black oil beetle


Sightings of the rare black oil beetle have surged at Kinver Edge, Staffordshire, a conservation site where habitat improvements were implemented.

Managed by the National Trust, this area near Stourbridge, Dudley, boasts rare lowland heathland, characterised by expansive landscapes dotted with trees and shrubs. The sandy soils provide an ideal habitat for invertebrates like the black oil beetle.

Ewan Chapman, National Trust countryside manager, noted a notable increase in beetle populations, particularly in restored heathland areas.

“This spring, they’ve spread throughout the landscape to make their home in areas of bare earth, which our team of rangers and volunteers create as part of their on-going management of this special habitat,” he said.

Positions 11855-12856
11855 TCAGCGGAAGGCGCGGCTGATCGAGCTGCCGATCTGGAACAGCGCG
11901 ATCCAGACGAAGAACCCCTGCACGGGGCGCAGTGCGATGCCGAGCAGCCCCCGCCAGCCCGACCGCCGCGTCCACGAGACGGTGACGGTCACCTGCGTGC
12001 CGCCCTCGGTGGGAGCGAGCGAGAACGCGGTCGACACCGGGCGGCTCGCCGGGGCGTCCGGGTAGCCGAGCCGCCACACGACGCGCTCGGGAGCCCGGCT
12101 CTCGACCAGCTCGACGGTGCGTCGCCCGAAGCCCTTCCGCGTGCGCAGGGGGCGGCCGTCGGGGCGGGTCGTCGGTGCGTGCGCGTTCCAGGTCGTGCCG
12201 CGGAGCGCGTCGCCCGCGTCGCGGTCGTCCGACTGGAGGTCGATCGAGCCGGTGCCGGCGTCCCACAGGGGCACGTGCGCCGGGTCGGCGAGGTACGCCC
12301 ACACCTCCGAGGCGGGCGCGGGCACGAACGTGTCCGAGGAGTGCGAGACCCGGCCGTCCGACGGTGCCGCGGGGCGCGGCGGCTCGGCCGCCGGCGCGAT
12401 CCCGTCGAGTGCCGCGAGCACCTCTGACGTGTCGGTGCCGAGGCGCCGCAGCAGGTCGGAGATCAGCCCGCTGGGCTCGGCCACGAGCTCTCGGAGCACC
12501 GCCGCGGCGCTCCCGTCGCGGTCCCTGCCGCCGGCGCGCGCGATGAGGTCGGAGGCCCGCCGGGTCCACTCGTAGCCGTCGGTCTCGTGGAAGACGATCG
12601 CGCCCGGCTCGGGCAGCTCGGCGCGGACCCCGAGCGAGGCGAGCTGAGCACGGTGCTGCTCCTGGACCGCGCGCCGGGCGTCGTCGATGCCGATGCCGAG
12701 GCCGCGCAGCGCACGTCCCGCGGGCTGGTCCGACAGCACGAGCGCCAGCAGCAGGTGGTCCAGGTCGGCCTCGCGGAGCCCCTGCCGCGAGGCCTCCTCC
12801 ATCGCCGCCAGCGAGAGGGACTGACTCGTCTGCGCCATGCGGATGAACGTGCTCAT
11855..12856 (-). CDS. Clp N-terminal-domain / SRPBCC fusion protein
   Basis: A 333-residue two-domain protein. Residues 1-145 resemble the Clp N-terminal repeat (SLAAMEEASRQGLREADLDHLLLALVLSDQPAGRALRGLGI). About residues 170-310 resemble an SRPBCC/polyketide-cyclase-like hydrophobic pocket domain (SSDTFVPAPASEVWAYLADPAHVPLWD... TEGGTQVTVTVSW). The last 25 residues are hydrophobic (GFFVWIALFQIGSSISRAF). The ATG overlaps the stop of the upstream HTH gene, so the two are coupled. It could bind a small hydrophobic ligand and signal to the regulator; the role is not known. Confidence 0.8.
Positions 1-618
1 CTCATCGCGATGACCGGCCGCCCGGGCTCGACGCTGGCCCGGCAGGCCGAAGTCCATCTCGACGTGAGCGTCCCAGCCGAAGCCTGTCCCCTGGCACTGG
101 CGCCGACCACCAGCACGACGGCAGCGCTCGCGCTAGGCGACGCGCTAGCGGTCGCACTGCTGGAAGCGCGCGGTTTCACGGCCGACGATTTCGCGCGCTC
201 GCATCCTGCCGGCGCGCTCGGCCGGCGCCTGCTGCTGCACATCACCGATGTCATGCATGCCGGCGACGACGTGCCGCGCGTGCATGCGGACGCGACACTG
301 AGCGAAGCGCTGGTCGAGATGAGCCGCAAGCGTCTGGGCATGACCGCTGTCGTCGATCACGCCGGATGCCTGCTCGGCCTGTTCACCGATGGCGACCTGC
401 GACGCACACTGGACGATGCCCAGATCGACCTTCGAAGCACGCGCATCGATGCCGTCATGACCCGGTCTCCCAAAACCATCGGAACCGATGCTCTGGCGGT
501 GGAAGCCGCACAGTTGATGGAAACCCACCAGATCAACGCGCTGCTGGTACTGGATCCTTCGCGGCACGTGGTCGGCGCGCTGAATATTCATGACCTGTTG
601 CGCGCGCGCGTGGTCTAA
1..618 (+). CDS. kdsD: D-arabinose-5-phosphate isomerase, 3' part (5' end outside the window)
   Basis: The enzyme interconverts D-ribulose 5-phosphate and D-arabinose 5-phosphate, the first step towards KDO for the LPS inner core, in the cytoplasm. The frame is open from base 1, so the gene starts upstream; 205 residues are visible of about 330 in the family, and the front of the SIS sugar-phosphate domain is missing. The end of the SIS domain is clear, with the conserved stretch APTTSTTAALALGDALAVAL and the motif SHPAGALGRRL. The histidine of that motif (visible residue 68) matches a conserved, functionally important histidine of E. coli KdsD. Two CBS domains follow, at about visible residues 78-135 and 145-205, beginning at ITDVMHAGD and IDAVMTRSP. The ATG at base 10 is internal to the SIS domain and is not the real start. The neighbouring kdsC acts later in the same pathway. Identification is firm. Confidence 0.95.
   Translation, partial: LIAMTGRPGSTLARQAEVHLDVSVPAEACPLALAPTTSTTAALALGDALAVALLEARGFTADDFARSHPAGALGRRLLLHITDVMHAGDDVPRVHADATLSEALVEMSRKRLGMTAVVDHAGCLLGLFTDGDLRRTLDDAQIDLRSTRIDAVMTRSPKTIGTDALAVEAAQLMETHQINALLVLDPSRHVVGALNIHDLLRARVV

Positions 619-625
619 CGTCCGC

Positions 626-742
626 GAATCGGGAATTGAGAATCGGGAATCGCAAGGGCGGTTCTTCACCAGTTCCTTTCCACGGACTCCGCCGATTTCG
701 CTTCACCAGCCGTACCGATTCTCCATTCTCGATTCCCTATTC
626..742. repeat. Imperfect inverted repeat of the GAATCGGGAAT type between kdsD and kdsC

While this signals positive impacts from conservation efforts, Chapman emphasised the need for sustained action.

According to Andy Perry, National Trust conservation advisor, black oil beetles rely on ground-nesting solitary bees, which in turn depend on wildflowers for sustenance.

However, habitat loss, including the decline of heathlands and wildflower meadows, has led to the beetles’ rarity.

“The fact that the number of these rare beetles is rising, and they’re colonising more areas at Kinver, is testimony to the quality of habitat and health of wild bees at the site,” he added.

The black oil beetle is among the five remaining oil beetle species in the UK, alongside the violet oil beetle, short-necked oil beetle, rugged oil beetle, and Mediterranean oil beetle.

These beetles have been prioritised in the UK Biodiversity Action Plan due to significant declines resulting from changes in land management practices.



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